Night Thoughts


“The Glass Bead Game is thus a mode of playing with the total contents and values of our culture; it plays with them as, say, in the great age of the arts a painter might have played with the colours on his palette.”    Hermann Hesse – “The Glass Bead Game”

This page is for reflections that fall short of being an article – notes,  jottings, and suchlike. Some sections will become articles and disappear from here over into Posts, as has already happened with a few things.




(severely edited from a Facebook discussion, full exchange here. More was said by everyone. Thanks to all involved in the discussion, especially Amber Wolf, Mitz Undertow and Joe Broderick.)

I have some sympathy with this view [pantheism], and partly as a result of Sage Turner-Alvarado having expressed similar thoughts in another post here, I have started reading a book called Pantheism by Michael P. Levine, which purports to be the only recent book-length treament.
Though sympathetic, there is the problem that God is usually taken to be some sort of person – the pantheist might not mean that, but Schopenhauer argues that they are therefore not really talking about God. Now, I’m only a bit way into this book – the author seems to think that there is a legitimate non-personal account of God – but I’m wondering if there is another line, that the universe is indeed mind-like in some ways [Panpsychism]. This mind-likeness might not be quite what we mean by person, but then persons have all sorts of flaws.
I like your [Andrew Goldsmith’s] use of “expression” – God not as creator but as that which expresses itself in the universe – God as the essence of the Universe.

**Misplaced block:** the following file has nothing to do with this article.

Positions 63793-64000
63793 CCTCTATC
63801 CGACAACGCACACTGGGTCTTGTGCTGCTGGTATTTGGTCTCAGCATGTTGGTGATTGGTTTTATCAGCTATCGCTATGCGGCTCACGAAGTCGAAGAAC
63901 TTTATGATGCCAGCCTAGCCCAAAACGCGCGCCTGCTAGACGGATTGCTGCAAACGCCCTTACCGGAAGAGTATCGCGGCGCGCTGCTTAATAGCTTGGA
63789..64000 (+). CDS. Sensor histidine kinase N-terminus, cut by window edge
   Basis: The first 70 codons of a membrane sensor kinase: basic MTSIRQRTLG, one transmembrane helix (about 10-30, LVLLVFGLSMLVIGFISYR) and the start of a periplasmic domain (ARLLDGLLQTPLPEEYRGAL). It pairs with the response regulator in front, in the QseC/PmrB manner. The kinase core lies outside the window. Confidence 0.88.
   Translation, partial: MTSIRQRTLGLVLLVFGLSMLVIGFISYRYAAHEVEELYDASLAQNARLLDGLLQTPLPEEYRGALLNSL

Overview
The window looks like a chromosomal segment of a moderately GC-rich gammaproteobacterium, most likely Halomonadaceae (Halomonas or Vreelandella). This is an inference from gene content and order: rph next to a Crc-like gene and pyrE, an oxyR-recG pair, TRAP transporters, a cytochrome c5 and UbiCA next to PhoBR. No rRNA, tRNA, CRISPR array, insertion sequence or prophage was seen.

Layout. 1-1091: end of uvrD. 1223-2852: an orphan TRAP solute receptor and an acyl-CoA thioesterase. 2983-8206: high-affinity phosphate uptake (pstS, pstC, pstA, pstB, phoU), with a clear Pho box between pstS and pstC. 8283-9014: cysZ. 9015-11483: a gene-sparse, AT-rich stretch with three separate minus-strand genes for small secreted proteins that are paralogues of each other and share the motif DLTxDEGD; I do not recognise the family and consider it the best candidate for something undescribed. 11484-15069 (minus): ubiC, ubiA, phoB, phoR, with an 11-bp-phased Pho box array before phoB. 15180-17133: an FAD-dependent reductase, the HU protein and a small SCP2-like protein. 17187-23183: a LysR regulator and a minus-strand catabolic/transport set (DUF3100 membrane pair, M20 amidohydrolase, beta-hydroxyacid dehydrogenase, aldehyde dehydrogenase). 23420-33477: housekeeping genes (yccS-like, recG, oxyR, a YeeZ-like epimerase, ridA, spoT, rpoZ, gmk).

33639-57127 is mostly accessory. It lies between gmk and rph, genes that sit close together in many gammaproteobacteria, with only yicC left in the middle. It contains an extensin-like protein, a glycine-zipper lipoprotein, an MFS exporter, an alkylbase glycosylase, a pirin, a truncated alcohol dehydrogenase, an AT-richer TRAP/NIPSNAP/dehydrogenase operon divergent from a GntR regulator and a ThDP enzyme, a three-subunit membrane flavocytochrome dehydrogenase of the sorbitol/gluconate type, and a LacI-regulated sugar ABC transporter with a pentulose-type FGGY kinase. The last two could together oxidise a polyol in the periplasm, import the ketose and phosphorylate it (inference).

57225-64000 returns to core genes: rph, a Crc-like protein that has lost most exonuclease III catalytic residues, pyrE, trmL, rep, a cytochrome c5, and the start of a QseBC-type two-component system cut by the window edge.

I want to write at greater length on this after further study.
Amber Wolfe God is energy… God is not a man sitting on a cloud looking to smite sinners below him
 David Ruaune I agree with the negative second bit, bit I think the positive first bit is imprecise, though on the right lines.
Mitz Undertow everything is technically energy but there is something missing to the first that characterizes our nature
David Ruaune Potential sources for mind-likeness of the universe – ideas of the universe as information, omega-point theory, both universe and mind being about patterns, evolution as being analogous to a learning process.
David Ruaune A sort of minimal pantheism slogan –
“Nature is worthy of reverence” – Where “nature” is understood in the widest sense, but if it has green / new age connotations, no probs for me. Or substitute “the universe”.
Amber Wolfe If stars, the air, the solar system are also defined as parts of nature as opposed to nature being limited to characteristics and properties of earth then yes I supposed I would agree with you.
David Ruaune Also cityscapes, scrapyards and pollution, but don’t tell the kids!
David Ruaune I’ve just thought a little further on the matter of the supernatural – mystical, supernatural or occult experiences fit quite well with pantheism, because unity is important to pantheism – mystical transcendence of the ego, union with G-d, relates well to this unity and undividedness, and supernatural or occult experiences (weird forms of action at a distance) might fit well in that framework of unity and undividedness.
David Ruaune Another potential support for Pantheism might be from stuff like Stuart Kauffman’s “At Home in the Universe” – some aspects of complexity theory indicate that we are not so different from phenomena intrinsic to the universe – self-organization – so that the physics of the world is not on the model of substance – res extensa as in the early modern period – but networks.
David Ruaune On the down side – pantheism might be afflicted as badly if not worse than theism regarding the problem of evil – I was a bit flippant earlier about pollution, but what of this –
The Moors Murderers, child torturers and killers from near where I live, did their horrific deeds in certain rooms in Hattersley. Were those rooms part of God? Completely?
The way out seems to be with recourse to the unity / totality, that it is the “partial” view which is evil – but imagine explaining that to the child!
Or – the God of Pantheism is not moral in the way that we might sometimes wish him / it to be.
David Ruaune I think there is probably a pantheistic interpretation of evil, but we’ve not clinched it here.